Monday 22 February 2021

Five Poems by Meg Smith


City of Blue Ghosts


Tasks I've completed here --

walking over cobblestones at night,

casting funerary flowers

from the lip of the marina.

talking of love on a stage emptied

except for wristlets of ivy.

And such things dance, or sigh,

simply carry themselves along a breeze

between storefronts.

I will rise to my summons here,

and dance among them, and the river

will carry our laughter, and sighs.


Remembered Language


Like pigeon tracks in the snow,

on the sidewalk outside the coffee shop --

our cuneiform, our secret words --

whispers, jokes, witnessing.

I will gather them for you.

I will keep them even in your silent space.


Out of Dreams


Dark river of sleep,

I wind two strands,

between waking, and night.

Such poor bones.

Such poor breathing,

nothing makes way

for the coming light.



A Fallen Birch Tree


In the oasis of shadow,

like a broken bough of lightning,

its white skin peels, discards,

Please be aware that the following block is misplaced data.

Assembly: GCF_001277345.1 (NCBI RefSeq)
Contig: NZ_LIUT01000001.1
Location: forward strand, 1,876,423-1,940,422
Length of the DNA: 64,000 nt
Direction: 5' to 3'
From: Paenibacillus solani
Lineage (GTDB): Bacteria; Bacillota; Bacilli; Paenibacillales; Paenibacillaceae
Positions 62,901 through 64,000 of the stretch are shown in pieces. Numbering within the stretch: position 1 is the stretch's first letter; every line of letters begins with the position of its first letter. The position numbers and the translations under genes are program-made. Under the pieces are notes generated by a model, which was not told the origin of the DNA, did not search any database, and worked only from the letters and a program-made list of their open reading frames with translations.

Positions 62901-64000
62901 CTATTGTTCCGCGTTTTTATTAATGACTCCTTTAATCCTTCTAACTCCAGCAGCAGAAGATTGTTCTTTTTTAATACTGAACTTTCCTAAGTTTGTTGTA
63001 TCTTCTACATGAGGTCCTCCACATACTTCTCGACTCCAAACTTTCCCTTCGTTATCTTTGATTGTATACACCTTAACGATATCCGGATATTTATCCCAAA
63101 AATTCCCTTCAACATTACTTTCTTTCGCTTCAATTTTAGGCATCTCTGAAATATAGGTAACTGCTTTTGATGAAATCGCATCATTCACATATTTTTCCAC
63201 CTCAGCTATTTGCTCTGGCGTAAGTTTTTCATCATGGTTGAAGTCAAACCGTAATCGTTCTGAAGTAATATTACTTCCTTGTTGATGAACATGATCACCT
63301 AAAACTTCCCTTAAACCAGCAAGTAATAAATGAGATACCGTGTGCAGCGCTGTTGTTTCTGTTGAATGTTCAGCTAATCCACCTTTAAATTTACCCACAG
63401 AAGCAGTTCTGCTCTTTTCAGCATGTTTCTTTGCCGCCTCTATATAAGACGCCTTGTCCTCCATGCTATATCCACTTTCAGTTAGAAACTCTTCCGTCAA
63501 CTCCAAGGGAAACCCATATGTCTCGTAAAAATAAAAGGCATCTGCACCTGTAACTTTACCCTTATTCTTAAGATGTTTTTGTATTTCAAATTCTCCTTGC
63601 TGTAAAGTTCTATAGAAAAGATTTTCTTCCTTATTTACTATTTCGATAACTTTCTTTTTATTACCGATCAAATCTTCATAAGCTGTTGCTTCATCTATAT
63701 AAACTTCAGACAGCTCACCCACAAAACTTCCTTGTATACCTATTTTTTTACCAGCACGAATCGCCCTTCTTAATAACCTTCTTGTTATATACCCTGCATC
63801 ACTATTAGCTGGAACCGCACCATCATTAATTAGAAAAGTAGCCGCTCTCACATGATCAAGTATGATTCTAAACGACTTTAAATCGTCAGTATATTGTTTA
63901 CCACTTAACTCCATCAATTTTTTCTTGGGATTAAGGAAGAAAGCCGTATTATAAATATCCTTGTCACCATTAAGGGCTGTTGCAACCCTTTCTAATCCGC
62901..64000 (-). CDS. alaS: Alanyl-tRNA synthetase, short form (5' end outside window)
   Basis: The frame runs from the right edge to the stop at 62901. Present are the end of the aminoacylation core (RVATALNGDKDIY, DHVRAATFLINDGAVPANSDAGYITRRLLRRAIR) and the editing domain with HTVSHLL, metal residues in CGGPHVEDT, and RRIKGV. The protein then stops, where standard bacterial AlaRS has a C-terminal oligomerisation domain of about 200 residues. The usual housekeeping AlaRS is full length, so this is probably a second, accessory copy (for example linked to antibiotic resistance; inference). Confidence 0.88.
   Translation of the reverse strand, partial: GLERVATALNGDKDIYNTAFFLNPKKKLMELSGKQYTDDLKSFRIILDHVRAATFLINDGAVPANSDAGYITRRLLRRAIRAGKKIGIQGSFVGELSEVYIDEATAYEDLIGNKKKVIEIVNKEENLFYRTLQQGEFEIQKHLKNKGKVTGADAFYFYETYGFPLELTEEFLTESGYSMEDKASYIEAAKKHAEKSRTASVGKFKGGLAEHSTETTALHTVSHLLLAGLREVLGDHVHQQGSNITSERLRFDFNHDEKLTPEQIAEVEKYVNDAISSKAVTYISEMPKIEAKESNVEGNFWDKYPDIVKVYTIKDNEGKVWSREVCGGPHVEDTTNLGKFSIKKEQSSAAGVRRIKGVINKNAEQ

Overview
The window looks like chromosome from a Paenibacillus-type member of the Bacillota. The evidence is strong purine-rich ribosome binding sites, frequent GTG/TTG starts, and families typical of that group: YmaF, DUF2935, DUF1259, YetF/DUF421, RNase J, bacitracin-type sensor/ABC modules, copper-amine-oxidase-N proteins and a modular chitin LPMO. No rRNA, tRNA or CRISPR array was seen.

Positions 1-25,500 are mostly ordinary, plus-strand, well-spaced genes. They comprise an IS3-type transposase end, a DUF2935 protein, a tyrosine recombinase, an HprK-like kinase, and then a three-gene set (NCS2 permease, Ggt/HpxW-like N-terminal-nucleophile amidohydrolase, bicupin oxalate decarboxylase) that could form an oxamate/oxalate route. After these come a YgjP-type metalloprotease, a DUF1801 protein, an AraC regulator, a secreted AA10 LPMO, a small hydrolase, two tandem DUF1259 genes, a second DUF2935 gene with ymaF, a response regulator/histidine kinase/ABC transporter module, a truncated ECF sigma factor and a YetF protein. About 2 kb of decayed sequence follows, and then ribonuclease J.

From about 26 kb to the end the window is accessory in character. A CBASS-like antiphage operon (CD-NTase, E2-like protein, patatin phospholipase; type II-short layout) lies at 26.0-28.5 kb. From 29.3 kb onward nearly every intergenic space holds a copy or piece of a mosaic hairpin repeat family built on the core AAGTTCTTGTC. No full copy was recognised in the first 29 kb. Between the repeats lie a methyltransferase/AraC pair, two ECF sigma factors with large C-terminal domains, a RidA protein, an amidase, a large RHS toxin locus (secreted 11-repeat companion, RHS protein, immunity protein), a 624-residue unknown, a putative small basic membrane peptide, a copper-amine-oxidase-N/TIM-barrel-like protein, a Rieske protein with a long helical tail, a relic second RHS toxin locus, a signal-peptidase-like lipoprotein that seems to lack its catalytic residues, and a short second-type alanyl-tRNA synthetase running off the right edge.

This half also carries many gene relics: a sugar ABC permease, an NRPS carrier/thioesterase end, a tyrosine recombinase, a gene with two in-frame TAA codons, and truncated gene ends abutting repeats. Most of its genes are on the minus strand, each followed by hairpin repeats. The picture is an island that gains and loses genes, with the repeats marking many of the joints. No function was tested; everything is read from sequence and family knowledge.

decays, into froth.

Something is reaching --

a fever of populace --

lacking sighs, or rebuttal

to mark its blooms.

Bright caps govern

a second sun.


When We Were Floating


We laughed

among strings of coloured lights,

like trees, dancing on the river walk.

We never could judge true

among gondolas in the balmy air,

or music from violins, and a giddy song,

and no cold dawn could find us.

No temper, no morning's drowse.

Meg Smith is a writer, journalist, dancer and events producer living in Lowell, Mass., USA. 

Her poetry has recently appeared in The Cafe Review, Poetry Bay, Trouvaille Review, Beliveau Review, Star*Line: Official Journal of the Science Fiction and Fantasy Poetry Association, and many more. 

She is author of five poetry books and a short fiction collection, The Plague Confessor. 

She welcomes visits at, Twitter @MegSmith_Writer, and


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